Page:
Functional annotation of 20 differentially expressed genes.

Table VI

Functional annotation of 20 differentially expressed genes.

NumberGeneTrendFold changeP-valueGene annotation
1Dio3Up5.77 9.93×10−4Oxidation-reduction process
2MlphUp7.31 5.38×10−5Intracellular protein transport
3Tm6sf2Up2.99 2.47×10−3Regulation of lipid metabolic process
4Gys2Up6.44 5.75×10−3Glycogen biosynthetic process, response to glucose
5Mogat2Up7.340.011Lipid metabolic process
6HgdUp5.32 2.14×10−3Cellular amino acid metabolic process, oxidation-reduction process
7DlatUp3.96 1.73×10−3Acetyl-coa biosynthetic process from pyruvate, glucose metabolic
8Fmo1Up1.950.013Organic acid metabolic process, NADPH oxidation, drug metabolic
9GcgrUp6.81 8.30×10−5G-protein coupled receptor signaling pathway, regulation of glycogen metabolic process
10Me1Up5.71 2.33×10−3Oxidation-reduction process, regulation of NADP metabolic process
11L2hgdhUp2.660.021Cellular protein metabolic process, oxidation-reduction process
12PdhbUp2.380.024Glucose metabolic process, acetyl-coa biosynthetic process
13Aco1Up2.71 2.55×10−3Tricarboxylic acid cycle
14AclyUp5.43 1.03×10−4Fatty acid biosynthetic process
15Acy1Up2.02 3.65×10−3Cellular amino acid metabolic process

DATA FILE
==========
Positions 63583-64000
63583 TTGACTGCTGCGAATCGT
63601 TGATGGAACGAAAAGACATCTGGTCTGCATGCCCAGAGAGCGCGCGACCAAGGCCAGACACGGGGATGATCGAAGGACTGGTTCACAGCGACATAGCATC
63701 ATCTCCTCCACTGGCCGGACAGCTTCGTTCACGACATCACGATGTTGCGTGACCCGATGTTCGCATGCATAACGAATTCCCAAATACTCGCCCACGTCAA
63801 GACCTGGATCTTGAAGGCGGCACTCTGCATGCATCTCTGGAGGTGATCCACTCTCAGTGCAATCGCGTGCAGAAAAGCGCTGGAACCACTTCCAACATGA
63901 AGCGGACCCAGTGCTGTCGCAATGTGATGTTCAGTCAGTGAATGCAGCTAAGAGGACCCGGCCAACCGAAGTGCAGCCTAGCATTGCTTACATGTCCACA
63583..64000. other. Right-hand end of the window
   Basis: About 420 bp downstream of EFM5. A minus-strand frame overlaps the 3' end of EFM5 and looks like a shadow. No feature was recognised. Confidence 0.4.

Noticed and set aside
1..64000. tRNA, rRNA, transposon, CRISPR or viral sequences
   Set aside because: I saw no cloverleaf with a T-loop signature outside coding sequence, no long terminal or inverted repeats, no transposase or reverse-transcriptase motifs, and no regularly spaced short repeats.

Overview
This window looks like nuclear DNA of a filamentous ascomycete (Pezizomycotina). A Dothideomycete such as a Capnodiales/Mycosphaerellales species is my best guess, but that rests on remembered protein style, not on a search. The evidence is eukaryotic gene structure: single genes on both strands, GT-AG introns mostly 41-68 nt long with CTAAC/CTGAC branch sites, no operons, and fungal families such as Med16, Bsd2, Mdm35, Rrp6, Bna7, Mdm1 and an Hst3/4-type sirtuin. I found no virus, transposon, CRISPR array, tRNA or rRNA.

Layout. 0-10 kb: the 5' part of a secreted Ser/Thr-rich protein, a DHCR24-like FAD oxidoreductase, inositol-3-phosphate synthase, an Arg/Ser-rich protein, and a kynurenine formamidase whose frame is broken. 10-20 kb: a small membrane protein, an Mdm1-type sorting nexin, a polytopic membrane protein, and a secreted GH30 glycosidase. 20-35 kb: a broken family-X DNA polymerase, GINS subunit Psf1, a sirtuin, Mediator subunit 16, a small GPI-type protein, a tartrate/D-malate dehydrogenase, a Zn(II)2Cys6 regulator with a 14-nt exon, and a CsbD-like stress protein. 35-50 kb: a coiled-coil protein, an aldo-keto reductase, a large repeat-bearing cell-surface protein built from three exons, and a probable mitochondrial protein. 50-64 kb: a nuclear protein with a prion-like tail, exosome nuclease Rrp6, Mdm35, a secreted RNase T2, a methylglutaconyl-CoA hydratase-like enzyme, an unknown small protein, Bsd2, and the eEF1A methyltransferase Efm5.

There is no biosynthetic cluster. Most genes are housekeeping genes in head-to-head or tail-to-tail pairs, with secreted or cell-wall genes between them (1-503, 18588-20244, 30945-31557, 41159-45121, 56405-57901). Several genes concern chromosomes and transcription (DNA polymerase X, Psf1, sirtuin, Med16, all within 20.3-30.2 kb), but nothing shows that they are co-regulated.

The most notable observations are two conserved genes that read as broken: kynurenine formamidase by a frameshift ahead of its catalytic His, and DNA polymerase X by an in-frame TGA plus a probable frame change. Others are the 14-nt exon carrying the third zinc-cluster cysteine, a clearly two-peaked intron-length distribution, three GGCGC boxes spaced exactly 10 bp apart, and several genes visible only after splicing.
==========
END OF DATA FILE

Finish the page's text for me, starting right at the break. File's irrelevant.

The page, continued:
16Angptl4 Down4.76 4.25×10−5Cell differentiation, negative regulation of apoptotic process
17C1qtnf3 Down3.20 3.81×10−4Fat cell differentiation, positive regulation of cytokine secretion
18Dhx58 Down1.82 4.27×10−4Immune system process, regulation of innate immune response
19CblcDown2.620.017Negative regulation of MAP kinase activity, cell surface receptor signaling pathway
20Npr3 Down5.60 2.13×10−3Osteoclast proliferation, phospholipase C-activating G-protein coupled receptor signaling pathway
lncRNA-mRNA co-expression network

The lncRNA-mRNA co-expression network among the vehicle, animal model and control groups with differentially expressed lncRNAs and mRNAs, which had PCC values ≥0.94, were constructed using the Cytoscape program and then visualized. As shown in Fig. 4, the lncRNA-mRNA co-expression network was composed of 58 lncRNA nodes, 229 mRNA nodes and 1,617 edges. Based on the node degree and correlation between bioinformatics analysis and RA, four significant lncRNAs were selected, two of which were upregulated (MRAK012530 and MRAK132628) and two of which were downregulated (MRAK003448 and XR_006457) in the animal model group.

Key lncRNAs-mRNA sub-networks

The new key lncRNA-mRNA sub-networks were constructed by extracting the key lncRNAs and their linked mRNAs from the co-expression network. As shown in Fig. 5, there were six lncRNA nodes, 13 mRNA nodes and 19 edges (Fig. 5A-a), seven lncRNA nodes, 14 mRNA nodes and 21 edges (Fig. 5B-a), eight lncRNA nodes, 30 mRNA nodes and 38 edges (Fig. 5C-a), and 12 lncRNA nodes, 39 mRNA nodes and 51 edges (Fig. 5D-a) in the lncRNA MRAK012530, MRAK132628, MRAK003448 and XR_006457-mRNA sub-networks, respectively. The top 10 significantly regulated BP and pathways for the key lncRNAs, determined using their first mRNAs neighbors in the key lncRNA-mRNA sub-networks, are shown in Fig. 5A-b and -c, B-b and -c, C-b and -c and D-b and -c.

RT-qPCR validation